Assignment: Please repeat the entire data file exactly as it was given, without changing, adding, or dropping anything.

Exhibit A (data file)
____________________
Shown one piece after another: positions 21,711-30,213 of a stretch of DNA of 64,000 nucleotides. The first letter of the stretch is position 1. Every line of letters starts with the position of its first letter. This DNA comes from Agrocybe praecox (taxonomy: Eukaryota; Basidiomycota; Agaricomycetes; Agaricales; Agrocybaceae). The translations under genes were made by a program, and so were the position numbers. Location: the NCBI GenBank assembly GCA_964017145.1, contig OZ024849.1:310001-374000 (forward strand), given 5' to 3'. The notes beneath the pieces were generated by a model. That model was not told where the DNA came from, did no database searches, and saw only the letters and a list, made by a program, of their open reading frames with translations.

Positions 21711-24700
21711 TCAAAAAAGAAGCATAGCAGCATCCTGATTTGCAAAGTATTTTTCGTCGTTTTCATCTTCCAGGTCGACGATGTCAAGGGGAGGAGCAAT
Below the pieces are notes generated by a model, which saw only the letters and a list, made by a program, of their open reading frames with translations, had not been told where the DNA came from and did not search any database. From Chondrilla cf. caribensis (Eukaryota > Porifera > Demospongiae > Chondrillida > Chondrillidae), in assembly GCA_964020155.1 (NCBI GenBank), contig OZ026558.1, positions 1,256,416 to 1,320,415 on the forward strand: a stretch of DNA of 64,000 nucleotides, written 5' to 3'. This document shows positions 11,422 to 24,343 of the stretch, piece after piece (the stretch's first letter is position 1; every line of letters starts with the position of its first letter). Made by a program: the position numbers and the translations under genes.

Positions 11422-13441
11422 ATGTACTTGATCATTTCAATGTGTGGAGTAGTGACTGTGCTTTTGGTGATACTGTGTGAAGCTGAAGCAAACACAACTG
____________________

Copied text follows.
Shown one piece after another: positions 21,711-30,213 of a stretch of DNA of 64,000 nucleotides. The first letter of the stretch is position 1. Every line of letters starts with the position of its first letter. This DNA comes from Agrocybe praecox (taxonomy: Eukaryota; Basidiomycota; Agaricomycetes; Agaricales; Agrocybaceae). The translations under genes were made by a program, and so were the position numbers. Location: the NCBI GenBank assembly GCA_964017145.1, contig OZ024849.1:310001-374000 (forward strand), given 5' to 3'. The notes beneath the pieces were generated by a model. That model was not told where the DNA came from, did no database searches, and saw only the letters and a list, made by a program, of their open reading frames with translations.

Positions 21711-24700
21711 TCAAAAAAGAAGCATAGCAGCATCCTGATTTGCAAAGTATTTTTCGTCGTTTTCATCTTCCAGGTCGACGATGTCAAGGGGAGGAGCAAT
Below the pieces are notes generated by a model, which saw only the letters and a list, made by a program, of their open reading frames with translations, had not been told where the DNA came from and did not search any database. From Chondrilla cf. caribensis (Eukaryota > Porifera > Demospongiae > Chondrillida > Chondrillidae), in assembly GCA_964020155.1 (NCBI GenBank), contig OZ026558.1, positions 1,256,416 to 1,320,415 on the forward strand: a stretch of DNA of 64,000 nucleotides, written 5' to 3'. This document shows positions 11,422 to 24,343 of the stretch, piece after piece (the stretch's first letter is position 1; every line of letters starts with the position of its first letter). Made by a program: the position numbers and the translations under genes.

Positions 11422-13441
11422 ATGTACTTGATCATTTCAATGTGTGGAGTAGTGACTGTGCTTTTGGTGATACTGTGTGAAGCTGAAGCAAACACAACTG